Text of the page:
Roundabout is doing its jobThere was a time, not so long ago, when the “new” roundabout on Highway 3 was an educational experience for drivers in Farmington. These days, though, it’s become more of a simple fact of life.
By: Michelle Leonard, The Farmington Independent
There was a time, not so long ago, when the “new” roundabout on Highway 3 was an educational experience for drivers in Farmington. These days, though, it’s become more of a simple fact of life.
The roundabout - which was a joint project among the city, Dakota County, the Minnesota Department of Transportation and Empire Township - will celebrate its two year anniversary in just a couple of months. It opened in September, 2008, though at the time traffic only had access to the intersection from three directions.
The 195th Street extension opened about a year after the roundabout, allowing traffic to flow to and from all four directions.
The concept of a roundabout received criticism from many residents, but city engineer Kevin Schorzman said nearly two years later, the roundabout is doing exactly what it’s supposed to do - control traffic without any significant accidents at the intersection.
There may have been a couple fender-benders here and there, he acknowledged, but the whole point to a roundabout is to prohibit traffic from entering an intersection at a higher rate of speed and from coming in at a straight line.
By design, motorists have to slow to enter the curved section of the roundabout. And since they are entering at a right-hand curve, doing so prohibits vehicles from striking head-on or speeding through an intersection and possibly striking a driver’s or passenger side door.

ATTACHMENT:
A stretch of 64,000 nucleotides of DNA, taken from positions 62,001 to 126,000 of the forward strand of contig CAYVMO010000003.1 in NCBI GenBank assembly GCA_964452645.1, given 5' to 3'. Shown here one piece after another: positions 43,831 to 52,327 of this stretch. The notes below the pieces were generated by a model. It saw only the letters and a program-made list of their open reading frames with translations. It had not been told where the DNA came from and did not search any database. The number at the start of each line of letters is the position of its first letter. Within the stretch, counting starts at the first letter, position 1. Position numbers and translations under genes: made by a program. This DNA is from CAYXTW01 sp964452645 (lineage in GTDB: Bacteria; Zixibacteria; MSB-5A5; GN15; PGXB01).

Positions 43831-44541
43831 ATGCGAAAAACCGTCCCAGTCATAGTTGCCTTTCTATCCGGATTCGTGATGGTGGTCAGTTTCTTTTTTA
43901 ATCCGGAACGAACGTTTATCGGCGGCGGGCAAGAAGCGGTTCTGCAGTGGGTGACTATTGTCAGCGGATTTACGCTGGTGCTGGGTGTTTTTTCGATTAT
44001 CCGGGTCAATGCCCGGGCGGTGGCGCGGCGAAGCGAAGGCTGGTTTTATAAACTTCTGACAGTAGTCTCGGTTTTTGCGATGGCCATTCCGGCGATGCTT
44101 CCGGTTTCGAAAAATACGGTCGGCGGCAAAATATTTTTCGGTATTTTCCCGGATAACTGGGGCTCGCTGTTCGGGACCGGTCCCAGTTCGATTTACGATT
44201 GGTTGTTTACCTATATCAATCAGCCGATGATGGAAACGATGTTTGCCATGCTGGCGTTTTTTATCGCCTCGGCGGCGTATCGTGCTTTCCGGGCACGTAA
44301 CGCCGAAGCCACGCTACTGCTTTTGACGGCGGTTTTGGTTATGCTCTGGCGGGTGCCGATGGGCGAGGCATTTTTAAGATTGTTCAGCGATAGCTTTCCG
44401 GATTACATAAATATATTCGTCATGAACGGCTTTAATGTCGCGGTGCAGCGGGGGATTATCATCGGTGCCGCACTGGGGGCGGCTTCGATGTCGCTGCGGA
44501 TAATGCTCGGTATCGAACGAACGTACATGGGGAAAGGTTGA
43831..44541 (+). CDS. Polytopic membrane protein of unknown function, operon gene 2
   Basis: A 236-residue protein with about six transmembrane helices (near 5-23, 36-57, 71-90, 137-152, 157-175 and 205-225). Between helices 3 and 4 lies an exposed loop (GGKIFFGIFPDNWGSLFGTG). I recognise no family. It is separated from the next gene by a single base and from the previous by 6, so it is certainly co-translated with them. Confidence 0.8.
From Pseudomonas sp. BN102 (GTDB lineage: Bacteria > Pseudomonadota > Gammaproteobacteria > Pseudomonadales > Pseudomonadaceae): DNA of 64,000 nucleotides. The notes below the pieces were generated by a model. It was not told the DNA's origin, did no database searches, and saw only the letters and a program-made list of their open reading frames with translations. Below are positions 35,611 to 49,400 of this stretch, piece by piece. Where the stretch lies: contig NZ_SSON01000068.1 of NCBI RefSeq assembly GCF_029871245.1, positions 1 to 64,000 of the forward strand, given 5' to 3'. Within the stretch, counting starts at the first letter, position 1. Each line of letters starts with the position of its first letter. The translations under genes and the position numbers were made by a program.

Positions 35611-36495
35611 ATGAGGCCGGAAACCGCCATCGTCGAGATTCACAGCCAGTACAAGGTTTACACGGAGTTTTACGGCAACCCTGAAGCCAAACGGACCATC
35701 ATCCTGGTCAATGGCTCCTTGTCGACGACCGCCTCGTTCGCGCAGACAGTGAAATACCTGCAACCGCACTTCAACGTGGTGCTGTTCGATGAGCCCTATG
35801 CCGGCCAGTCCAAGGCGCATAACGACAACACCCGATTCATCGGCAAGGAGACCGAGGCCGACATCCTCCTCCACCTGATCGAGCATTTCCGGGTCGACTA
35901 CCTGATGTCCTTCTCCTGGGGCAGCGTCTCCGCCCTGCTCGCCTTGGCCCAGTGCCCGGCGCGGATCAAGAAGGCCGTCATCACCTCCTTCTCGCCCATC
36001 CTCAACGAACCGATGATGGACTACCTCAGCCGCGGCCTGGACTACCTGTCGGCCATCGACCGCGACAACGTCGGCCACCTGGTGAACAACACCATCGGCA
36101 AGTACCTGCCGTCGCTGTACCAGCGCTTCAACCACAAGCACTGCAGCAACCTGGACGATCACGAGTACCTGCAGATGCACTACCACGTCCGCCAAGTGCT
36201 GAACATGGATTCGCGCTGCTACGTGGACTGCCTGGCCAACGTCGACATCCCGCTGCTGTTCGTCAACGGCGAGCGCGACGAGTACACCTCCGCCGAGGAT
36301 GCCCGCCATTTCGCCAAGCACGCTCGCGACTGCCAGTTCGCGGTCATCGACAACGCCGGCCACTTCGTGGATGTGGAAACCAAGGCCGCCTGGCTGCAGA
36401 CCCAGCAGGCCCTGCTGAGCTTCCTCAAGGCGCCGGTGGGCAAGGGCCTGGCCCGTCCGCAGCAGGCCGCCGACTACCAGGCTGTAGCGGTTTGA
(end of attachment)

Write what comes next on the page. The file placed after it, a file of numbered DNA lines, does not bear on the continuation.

“The lack of major incidents up there speaks well to how it functions and how people have adapted well to driving through it,” Schorzman said.
The most recent traffic volume study for the area was completed in 2007, prior to the roundabout’s construction. However, at the time, there were about 10,400 vehicles on that stretch of road on a daily basis. While Schorzman can’t say whether those numbers have increased, he doubts the traffic counts have decreased.
“I highly doubt the installation has made people not drive there just to avoid it,” he said.
Schorzman was familiar with the roundabout system prior to coming to Farmington, but the Highway 3 intersection was still the first of its kind in this community. There’s a chance, though, it will not be the last.
It is possible that one day the intersection of Pilot Knob Road and 195th Street could become another roundabout. As that intersection becomes busier, city and county officials will do some studies and determine what type of controls would best suit that area. There has been talk of a roundabout there, he added.
“Each intersection is its own animal when it comes to that sort of thing,” Schorzman said. “Finding the appropriate traffic control at any intersection usually comes down to the reports. We can’t really speculate (on the best traffic control methods) without sitting down and studying the data we collect.”